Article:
Celebrating the 60th Anniversary of the Melville Library
By Kristen J. Nyitray, Contributing Editor
In this issue, “Rare Treasures” celebrates the 60th anniversary of the Melville Library, and the library’s history from its first home in the Gold Coast mansion Coe Hall at Oyster Bay through the present. Highlights from the timeline illustrate the library’s dramatic transformation in the past six decades. What has remained constant is its central role in producing outstanding research and scholarship, and as a place that builds community for the entire university.
The full timeline of library history is available on the website of Special Collections and University Archives (SCUA), the library division that stewards the university’s distinctive collections of rare books, manuscripts, historical maps, and archives. For more information, visit the SCUA website here.
THE LIBRARY OPENS!
1963: The original library on the Stony Brook campus opened in July 1963 with seating for 700 students. A modular design, the intent was to eventually increase the footprint of the building to keep pace with the university’s rapidly expanding programs and growing enrollment.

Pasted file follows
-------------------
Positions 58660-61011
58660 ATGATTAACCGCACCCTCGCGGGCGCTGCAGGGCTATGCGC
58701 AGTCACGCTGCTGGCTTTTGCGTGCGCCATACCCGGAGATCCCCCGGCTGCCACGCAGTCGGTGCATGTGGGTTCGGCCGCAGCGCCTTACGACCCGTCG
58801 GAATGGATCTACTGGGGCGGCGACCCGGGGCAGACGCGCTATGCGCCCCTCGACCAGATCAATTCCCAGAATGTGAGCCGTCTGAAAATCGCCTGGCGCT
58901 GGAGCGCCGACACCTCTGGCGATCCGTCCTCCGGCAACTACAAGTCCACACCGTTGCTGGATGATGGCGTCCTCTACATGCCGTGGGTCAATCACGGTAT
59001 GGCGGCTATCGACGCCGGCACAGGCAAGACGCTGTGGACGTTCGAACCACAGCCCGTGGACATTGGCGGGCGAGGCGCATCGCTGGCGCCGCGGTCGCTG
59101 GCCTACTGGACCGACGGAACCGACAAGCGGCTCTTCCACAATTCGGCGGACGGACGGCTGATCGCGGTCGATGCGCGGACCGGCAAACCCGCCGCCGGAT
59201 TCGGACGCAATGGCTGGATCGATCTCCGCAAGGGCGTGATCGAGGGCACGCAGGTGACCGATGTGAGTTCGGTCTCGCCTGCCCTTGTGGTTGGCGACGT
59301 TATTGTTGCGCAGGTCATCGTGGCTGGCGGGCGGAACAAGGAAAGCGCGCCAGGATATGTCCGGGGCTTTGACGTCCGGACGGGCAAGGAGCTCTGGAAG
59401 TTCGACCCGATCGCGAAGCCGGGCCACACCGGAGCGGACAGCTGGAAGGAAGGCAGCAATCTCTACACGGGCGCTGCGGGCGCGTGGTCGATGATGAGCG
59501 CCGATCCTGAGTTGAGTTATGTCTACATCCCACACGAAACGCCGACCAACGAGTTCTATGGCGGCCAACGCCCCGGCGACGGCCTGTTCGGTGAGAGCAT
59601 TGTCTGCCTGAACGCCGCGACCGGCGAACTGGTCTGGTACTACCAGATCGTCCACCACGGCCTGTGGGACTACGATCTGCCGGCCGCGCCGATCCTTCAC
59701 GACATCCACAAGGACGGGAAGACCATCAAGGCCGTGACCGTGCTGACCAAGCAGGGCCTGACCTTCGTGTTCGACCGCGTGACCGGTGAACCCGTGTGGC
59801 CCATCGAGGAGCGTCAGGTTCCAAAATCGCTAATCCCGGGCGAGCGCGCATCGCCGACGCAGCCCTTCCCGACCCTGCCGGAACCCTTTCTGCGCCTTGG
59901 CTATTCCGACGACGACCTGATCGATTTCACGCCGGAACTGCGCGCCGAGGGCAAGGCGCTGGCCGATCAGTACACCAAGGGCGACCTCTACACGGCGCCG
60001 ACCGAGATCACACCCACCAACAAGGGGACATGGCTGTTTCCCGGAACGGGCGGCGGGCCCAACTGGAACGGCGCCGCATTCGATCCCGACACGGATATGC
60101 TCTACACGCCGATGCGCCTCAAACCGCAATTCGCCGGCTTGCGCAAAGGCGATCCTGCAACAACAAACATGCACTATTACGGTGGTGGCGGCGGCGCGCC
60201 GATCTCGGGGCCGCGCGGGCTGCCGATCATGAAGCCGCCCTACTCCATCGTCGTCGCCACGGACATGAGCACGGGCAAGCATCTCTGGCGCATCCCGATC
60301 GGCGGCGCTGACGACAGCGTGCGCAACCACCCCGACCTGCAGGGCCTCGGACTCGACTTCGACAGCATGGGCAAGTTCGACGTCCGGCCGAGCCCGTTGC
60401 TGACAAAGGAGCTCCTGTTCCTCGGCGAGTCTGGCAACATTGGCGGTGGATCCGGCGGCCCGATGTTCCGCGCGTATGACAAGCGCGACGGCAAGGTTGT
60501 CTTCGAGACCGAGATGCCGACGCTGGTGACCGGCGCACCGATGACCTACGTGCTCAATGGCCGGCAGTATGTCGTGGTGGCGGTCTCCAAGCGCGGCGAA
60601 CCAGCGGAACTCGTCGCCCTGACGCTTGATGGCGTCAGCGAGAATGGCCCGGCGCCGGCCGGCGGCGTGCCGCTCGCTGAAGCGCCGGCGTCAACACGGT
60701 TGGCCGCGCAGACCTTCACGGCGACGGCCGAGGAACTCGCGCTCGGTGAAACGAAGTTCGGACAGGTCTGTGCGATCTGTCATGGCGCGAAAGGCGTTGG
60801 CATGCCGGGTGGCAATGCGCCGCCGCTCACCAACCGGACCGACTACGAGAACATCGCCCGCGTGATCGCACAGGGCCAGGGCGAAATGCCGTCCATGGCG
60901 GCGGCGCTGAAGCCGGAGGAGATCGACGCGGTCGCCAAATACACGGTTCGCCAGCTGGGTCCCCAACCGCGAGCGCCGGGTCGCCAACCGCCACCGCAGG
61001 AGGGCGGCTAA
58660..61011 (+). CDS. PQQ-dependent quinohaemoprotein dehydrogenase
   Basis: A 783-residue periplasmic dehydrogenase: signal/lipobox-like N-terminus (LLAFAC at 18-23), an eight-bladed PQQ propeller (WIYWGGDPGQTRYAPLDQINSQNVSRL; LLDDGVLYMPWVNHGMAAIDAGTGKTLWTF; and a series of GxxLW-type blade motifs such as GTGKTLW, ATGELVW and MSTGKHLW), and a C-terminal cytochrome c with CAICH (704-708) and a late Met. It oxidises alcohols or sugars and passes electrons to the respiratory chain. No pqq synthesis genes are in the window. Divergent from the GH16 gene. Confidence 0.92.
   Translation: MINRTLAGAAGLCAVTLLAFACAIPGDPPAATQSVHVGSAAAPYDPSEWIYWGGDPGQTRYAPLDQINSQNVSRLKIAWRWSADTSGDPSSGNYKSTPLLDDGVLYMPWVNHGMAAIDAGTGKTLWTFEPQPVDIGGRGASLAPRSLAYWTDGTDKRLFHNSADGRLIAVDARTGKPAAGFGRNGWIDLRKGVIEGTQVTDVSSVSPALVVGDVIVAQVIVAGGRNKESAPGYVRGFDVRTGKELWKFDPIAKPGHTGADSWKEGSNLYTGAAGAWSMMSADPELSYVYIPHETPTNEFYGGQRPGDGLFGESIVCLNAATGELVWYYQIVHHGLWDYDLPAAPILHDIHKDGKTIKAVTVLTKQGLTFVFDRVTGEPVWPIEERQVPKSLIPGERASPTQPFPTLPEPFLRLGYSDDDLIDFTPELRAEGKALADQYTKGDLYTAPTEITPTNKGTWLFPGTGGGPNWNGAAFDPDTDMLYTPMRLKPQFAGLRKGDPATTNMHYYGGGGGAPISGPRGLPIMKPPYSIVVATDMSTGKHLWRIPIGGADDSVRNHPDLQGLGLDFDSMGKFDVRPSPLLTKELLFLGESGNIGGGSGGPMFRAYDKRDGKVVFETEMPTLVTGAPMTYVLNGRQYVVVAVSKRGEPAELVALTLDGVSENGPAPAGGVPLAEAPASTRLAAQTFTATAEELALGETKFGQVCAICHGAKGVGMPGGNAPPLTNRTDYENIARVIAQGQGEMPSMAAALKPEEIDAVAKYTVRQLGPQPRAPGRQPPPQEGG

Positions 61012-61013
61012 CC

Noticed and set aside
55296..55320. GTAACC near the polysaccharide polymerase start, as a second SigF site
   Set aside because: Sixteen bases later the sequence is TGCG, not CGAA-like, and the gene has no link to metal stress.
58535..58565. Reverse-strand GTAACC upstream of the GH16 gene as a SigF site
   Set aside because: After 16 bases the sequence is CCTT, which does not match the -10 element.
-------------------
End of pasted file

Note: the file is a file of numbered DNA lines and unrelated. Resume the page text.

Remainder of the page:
NEW MELVILLE LIBRARY DESIGN
1969: Architect Ervin Galantay transformed the existing library into one of the largest and most imposing buildings on campus. Designed as an addition to the original library, it wrapped around the perimeter of the original library, which remained intact. Construction involved building four, five-story wings around the original library structure. A glass atrium connects the original building to the new areas of the building.
RE-ENVISIONING THE LIBRARY
2000s: The University Libraries provide new ways to discover information through remote access to electronic resources. In 2019, its comprehensive content discovery portal named “SEARCH” is launched. This new system is part of a SUNY-wide initiative that allows researchers to search collections across all SUNY campuses.
ABOUT THE AUTHOR
Kristen J. Nyitray is Associate Librarian, Director of Special Collections and University Archives, and University Archivist at Stony Brook University. A Certified Archivist (Academy of Certified Archivists), she is recipient of the Chancellor’s Award (SUNY) and the President’s Award (SBU) for Excellence in Librarianship. Her current scholarship focuses on Indigenous histories and representations in archival sources. Among her publications are the books Stony Brook: State University of New York and Long Island Beaches.